2. Membrane Mechanical- Membrane switches are very similar to Rubber Dome switches, except they don't have separate keys. It has one rubber sheet in each row with bulges for each key instead.

3. Capacitive Non-Mechanical- Capacitive switches are non-mechanical because they don't complete single circuits for each key. Current is always flowing through the key matrix. Each key has a tiny plate at the bottom. When the key is pressed, the plate is brought closer to another plate just below it, which changes the current at that point. The processor recognizes the key press from the change in current.

4. Metal Contact Mechanical- Metal Contact switches have a metal strip at the bottom of the key. The metal strip connects the circuit when the key is pressed.

5. Foam Element Mechanical- Foam Element switches have the same design as Metal Contact switches, except for a piece of foam holding the metal plate onto the key. This allows for better tactile response.

The processor stores the characters it needs to send to the computer in a buffer of memory as you type. Then, the data is sent to the computer through a type of connection.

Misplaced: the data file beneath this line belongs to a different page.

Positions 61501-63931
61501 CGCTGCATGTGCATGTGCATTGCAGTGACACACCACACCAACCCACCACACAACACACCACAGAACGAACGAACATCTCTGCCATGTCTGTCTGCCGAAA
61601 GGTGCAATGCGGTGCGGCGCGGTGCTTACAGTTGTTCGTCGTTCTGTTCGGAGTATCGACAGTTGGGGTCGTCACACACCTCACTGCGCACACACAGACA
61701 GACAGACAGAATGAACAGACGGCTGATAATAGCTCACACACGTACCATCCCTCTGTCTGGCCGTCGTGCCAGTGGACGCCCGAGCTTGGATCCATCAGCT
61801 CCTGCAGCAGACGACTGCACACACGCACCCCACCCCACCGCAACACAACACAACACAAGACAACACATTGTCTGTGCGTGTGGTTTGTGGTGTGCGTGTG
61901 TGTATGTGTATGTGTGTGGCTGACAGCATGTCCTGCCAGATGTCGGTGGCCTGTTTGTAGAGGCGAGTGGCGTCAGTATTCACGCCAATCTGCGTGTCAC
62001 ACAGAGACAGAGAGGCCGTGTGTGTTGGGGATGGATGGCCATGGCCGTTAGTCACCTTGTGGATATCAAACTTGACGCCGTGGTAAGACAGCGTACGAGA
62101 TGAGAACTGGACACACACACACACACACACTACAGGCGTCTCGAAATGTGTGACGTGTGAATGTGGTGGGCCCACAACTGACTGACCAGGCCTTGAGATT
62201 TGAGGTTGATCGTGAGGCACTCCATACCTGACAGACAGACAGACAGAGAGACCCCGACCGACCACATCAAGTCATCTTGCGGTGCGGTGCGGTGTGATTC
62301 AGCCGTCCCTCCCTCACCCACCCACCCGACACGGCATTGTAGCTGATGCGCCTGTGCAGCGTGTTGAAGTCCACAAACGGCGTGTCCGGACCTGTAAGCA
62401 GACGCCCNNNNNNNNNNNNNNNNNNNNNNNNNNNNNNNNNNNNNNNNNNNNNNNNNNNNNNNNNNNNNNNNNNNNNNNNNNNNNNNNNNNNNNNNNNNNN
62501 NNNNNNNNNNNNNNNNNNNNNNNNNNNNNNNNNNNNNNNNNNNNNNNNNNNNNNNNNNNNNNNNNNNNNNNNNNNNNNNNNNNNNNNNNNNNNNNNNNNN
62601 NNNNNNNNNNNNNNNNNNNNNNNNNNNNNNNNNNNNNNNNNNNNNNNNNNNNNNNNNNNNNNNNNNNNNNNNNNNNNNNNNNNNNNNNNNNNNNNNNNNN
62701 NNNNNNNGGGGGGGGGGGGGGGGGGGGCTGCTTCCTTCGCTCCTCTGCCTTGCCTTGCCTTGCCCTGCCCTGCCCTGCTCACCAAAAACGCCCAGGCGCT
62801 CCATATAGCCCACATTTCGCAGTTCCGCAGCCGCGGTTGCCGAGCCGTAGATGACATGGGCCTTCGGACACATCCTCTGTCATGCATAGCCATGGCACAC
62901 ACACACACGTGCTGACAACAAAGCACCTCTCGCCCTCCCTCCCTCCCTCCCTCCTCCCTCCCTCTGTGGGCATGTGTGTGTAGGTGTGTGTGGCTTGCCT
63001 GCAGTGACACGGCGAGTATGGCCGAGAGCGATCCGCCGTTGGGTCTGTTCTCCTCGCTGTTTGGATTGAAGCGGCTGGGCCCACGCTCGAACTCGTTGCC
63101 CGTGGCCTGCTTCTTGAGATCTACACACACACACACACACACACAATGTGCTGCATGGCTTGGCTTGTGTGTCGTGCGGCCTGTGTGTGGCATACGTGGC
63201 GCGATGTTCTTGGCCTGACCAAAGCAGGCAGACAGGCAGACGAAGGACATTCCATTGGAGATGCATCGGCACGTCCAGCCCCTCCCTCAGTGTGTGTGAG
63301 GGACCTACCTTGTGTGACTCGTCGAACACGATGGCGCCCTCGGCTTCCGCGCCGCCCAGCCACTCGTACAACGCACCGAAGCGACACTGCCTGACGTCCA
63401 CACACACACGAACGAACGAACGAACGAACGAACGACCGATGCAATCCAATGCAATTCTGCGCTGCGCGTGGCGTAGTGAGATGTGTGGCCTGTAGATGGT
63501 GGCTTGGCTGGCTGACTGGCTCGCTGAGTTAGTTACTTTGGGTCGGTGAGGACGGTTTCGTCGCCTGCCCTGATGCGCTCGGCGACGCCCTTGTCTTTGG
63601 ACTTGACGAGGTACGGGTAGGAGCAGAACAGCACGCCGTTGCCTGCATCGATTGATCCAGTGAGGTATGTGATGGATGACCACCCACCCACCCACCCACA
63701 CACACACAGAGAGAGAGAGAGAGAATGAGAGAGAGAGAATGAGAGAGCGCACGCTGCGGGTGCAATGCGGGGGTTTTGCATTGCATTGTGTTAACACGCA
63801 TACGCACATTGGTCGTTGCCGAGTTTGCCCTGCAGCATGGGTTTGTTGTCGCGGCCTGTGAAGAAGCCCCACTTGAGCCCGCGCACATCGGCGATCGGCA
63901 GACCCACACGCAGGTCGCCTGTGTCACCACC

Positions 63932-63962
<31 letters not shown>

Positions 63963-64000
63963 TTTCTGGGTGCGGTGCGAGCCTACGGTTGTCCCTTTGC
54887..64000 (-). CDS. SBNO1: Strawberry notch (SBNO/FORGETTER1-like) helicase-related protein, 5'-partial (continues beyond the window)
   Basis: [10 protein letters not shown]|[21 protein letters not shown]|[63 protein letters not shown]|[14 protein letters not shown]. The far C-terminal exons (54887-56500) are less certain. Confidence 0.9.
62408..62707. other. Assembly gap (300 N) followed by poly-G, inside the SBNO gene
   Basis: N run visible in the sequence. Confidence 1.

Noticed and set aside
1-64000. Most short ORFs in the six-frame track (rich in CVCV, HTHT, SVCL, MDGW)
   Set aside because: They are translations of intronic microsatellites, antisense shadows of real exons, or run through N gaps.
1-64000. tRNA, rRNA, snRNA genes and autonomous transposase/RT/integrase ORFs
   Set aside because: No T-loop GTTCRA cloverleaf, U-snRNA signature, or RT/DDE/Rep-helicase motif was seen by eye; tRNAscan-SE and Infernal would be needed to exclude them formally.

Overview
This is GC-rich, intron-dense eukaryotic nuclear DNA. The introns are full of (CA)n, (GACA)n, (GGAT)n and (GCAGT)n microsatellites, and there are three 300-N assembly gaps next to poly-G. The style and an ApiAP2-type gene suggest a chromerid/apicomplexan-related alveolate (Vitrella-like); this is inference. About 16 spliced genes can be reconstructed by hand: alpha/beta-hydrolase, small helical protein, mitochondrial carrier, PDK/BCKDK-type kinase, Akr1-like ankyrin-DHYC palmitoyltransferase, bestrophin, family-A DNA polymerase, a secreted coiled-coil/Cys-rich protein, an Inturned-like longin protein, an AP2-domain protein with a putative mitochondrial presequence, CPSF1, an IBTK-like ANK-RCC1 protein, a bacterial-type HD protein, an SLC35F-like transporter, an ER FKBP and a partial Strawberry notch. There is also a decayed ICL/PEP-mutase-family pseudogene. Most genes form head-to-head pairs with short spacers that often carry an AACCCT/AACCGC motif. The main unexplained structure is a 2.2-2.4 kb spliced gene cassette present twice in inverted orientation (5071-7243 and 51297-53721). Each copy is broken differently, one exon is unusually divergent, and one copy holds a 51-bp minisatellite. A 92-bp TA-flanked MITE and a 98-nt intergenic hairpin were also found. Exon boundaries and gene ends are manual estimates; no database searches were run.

There most common types of connections are:

1. 5-pin DIN Connector

2. 6-pin IBM PS/2 Mini-DIN Connector

3. 4-pin USB Connector

4. Internal Connector

Though all of the connectors are different, they each send two basic elements. The connectors supply power to the keyboard, and they send data between the keyboard and the computer. The part of the cable connector that connects to the computer is plugged into a port. This port is monitored by the computer's keyboard controller. This is a circuit that monitors all of the keyboard's data and forwards it to an operating system. The data has to be specified as either system-specific (i.e. Ctrl+Alt+Delete initiates a reboot) or application-specific (i.e. typing in Word processor).

A keyboard is a complex part of the computer. There are several different types of technologies and processes involved in just typing. The next time you type, think of everything that is involved to get the data from the keyboard to your screen. Also, be amazed by the fact that this entire process happens in a split-second! Now you know how a keyboard works.